Pension pitfalls for local government contractors


15th January 2021

Companies who are bidding for service contracts with local government should watch out for pension risks. These risks take the shape of pension funding employer costs in the Local Government Pension Scheme ("LGPS"). When bidding for service contracts these risks are real where local authority employees transfer to the private contractor for the duration of the contract term. Pension provision for transferring staff in the LGPS is a key commercial risk and should be addressed in the commercial contract terms, with appropriate professional advice taken (legal and actuarial).

Formal participation sign up

Contractors will be asked to sign up to formal participation in the relevant LGPS fund. They will be responsible for pension funding costs in respect of the transferring staff for the duration of the contract. These costs include payment of ordinary employer contributions (at rates set by the LGPS actuaries) and additional contributions triggered on ill health retirements and redundancy. In addition, at the end of the contract term, there will be a formal assessment of the scheme liabilities in respect of the contractor, and this could lead to a demand for what is called a deficit payment (where the liabilities exceed the notional fund assets) or a payment of a surplus (where the notional fund assets exceed the liabilities).

It is possible for the contractor to hedge again these risks by agreeing commercial terms with the outsourcing local authority (which will be responsible to the fund for these costs by default if the contractor fails to pay), by agreeing caps to employer contributions – commonly the contractor pays contributions up to the cap (and where the fund does not require any payment, the monies are still reimbursed to the authority). It is also possible to agree for the authority to indemnify the contractor for any deficit payments at the end of the contract. The contractor may be able to place safeguards to guard against other funding risks through redundancy and ill health of transferring staff – relevant factors here will be the age profile of the affected staff and the operation of the contract.

This is because since 2018 it has been possible for contractors to benefit from the payment of surplus in the Local Government Pension Scheme fund at the end of the contract term, under Reg. 64 of the LGPS Regulations 2013 (“Reg. 64.”). Initially Reg. 64 gave the exiting contractor an entitlement to payment of the surplus, regardless of whether any terms had been agreed in the contract for indemnity in relation to pension risk (called a “Pass-through“). From 2020 Reg. 64 was amended so that the fund has a discretion to pay to the exiting contractor any amount of the surplus, but there is no such entitlement. This amendment applied retrospectively back to where Reg. 64 first came into force in 2018.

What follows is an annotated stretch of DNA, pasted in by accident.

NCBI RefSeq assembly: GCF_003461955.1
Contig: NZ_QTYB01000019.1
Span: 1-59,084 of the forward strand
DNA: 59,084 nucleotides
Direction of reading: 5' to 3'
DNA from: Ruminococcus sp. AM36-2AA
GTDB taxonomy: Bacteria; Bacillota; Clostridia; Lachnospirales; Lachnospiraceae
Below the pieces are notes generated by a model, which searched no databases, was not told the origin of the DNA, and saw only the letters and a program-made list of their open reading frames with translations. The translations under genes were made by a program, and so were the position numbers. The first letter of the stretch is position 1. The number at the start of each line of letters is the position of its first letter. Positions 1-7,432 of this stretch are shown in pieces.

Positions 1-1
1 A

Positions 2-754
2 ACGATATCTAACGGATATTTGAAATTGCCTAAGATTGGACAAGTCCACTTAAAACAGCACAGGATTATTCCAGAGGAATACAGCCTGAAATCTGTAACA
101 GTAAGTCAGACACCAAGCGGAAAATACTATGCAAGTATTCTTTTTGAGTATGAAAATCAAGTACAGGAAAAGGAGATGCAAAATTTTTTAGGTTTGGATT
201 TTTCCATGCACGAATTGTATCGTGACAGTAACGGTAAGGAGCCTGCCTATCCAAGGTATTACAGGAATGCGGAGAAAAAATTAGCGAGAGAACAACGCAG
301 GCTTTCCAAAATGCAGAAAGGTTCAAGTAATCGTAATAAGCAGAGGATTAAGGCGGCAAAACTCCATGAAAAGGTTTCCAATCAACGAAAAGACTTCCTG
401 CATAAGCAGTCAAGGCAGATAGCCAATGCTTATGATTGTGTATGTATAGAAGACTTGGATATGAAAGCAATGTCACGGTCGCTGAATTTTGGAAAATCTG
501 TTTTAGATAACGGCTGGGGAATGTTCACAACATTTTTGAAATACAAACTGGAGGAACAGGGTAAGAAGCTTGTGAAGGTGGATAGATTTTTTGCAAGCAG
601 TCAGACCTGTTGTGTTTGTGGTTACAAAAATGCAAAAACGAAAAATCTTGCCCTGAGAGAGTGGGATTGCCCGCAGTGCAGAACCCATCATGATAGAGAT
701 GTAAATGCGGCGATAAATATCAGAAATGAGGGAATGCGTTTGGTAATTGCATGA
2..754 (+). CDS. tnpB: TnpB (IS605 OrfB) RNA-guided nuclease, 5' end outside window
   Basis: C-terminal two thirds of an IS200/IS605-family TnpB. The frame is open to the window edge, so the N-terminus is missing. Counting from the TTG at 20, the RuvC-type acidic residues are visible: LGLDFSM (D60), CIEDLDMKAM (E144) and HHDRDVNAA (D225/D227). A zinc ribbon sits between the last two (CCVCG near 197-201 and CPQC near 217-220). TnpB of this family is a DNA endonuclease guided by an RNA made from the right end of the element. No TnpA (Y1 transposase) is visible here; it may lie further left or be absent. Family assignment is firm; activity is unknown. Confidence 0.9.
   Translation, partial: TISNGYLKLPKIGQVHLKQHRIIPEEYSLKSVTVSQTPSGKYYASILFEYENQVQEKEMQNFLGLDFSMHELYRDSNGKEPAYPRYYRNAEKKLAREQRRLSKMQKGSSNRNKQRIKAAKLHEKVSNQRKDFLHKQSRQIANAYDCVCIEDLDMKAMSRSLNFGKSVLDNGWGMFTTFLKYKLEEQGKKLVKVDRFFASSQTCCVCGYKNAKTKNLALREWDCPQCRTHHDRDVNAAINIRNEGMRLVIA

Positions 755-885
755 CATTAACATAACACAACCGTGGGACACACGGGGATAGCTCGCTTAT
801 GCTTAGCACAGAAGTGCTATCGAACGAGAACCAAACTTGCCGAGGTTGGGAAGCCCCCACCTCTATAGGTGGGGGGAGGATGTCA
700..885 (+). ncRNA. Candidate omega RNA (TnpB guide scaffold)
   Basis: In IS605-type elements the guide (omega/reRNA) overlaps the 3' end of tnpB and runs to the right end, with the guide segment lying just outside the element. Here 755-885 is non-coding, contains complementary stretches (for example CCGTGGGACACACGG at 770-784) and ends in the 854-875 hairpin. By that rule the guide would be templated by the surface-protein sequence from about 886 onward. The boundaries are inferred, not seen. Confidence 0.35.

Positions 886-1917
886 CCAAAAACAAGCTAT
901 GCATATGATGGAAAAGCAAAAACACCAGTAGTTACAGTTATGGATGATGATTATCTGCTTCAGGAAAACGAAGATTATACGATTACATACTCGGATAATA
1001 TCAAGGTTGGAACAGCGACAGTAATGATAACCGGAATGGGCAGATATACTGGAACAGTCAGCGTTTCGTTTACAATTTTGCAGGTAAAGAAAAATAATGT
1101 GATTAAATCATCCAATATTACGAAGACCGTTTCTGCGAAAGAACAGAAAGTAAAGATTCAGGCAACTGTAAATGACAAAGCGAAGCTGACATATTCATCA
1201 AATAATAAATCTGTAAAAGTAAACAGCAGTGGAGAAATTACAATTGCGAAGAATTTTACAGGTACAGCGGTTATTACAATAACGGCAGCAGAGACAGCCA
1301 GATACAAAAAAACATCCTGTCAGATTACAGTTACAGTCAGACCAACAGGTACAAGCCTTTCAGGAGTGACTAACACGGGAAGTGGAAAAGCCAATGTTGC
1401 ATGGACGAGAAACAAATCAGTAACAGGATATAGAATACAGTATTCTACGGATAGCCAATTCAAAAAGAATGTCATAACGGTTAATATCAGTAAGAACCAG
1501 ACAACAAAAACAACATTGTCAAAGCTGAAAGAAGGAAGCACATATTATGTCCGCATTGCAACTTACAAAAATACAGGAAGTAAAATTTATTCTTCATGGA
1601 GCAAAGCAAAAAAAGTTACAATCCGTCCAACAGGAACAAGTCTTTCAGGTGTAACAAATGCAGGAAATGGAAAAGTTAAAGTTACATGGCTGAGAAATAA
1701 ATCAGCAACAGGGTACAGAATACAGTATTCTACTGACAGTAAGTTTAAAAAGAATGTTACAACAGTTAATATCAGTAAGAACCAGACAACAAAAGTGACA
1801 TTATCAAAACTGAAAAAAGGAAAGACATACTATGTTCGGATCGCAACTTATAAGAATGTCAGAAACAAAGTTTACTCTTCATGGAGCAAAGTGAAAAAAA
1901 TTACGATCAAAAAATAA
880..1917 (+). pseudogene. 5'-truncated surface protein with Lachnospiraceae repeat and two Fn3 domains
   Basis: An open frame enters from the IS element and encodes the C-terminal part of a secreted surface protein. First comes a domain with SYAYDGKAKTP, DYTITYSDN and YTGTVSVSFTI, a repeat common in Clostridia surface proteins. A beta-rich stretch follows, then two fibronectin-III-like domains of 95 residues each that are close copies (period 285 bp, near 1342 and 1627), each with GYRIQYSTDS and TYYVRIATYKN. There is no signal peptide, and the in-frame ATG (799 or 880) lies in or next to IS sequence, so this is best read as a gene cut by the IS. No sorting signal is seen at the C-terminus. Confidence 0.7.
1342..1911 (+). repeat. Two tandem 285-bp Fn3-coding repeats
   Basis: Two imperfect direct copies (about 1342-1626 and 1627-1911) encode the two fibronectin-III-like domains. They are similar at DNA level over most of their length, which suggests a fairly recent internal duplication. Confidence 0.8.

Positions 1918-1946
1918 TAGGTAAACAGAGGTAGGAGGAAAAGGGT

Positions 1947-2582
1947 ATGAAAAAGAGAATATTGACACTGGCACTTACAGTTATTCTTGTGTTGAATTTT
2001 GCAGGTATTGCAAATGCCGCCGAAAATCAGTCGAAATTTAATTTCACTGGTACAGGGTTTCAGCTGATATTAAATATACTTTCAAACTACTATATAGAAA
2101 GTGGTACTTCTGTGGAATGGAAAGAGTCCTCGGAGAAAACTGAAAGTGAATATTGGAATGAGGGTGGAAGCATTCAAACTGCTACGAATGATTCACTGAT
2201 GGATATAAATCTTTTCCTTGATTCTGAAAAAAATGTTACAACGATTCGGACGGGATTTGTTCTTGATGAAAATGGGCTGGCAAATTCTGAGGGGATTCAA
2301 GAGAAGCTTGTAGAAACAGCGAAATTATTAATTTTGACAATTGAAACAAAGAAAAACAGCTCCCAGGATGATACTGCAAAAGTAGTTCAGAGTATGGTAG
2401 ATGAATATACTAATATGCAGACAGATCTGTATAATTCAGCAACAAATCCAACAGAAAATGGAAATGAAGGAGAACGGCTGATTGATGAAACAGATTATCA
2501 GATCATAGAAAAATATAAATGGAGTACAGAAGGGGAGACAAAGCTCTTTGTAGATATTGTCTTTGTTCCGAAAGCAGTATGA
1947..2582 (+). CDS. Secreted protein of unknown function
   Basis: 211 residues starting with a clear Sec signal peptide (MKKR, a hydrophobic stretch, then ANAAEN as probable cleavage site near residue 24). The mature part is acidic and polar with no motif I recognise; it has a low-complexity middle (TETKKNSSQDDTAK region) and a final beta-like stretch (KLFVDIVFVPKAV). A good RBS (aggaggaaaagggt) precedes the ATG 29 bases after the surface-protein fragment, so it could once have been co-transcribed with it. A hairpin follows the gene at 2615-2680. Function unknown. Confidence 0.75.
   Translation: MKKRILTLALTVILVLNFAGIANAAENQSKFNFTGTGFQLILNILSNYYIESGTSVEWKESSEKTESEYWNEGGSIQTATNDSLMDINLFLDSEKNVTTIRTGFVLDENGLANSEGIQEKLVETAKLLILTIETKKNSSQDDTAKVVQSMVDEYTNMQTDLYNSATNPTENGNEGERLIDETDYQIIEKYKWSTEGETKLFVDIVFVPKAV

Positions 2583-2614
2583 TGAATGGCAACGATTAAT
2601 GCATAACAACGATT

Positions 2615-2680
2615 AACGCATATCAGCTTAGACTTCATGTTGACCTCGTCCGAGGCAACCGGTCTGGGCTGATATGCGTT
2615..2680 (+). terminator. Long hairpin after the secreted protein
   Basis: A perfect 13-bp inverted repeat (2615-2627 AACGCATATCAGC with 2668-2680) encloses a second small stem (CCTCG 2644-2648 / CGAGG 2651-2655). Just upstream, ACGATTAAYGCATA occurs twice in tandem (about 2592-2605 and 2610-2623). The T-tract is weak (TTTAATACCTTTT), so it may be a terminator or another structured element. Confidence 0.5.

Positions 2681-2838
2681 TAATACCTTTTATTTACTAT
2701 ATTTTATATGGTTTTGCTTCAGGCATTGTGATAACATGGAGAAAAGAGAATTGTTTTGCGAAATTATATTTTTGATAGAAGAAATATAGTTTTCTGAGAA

Challenging position for older contracts

For some contractors (especially with older contracts which started before 2018 and ended before 2020 when Reg. 64 changed) the position is challenging. LGPS Administering Authorities tend not to want to pay out surplus funds to exiting contractors with these older contracts where there have been Pass-through agreements in place in the commercial terms. This goes against the requirements of Reg. 64, which does not preclude the payment of any surplus to such contractors with older contracts with Pass-through terms.

New contracts

For new contracts the position is simpler. Contractors have a wider range of choice, depending on their attitude to commercial pension risk. They may still want to be indemnified in respect of risks of deficit payments, which will involve building in a risk premium or discount to their commercial services, much like principles of insurance.

However, they may decide to take the risk of a deficit, and the upside of a surplus payment, and price the contract at a higher amount to reflect the fact that they are taking these risks. Key factors here will be to agree suitable funding position attributable to the contractor at the start of the contract. The authority may argue the risk premium should be less because the risks of a deficit for the contractor are offset by the chance of a surplus. Professional advice will be key to assist in the bidding process, especially where there are large numbers of transferring staff, which will impact on the Local Government Pension Scheme figures.

This article is part of the Employment Law Newsletter – Winter 2021

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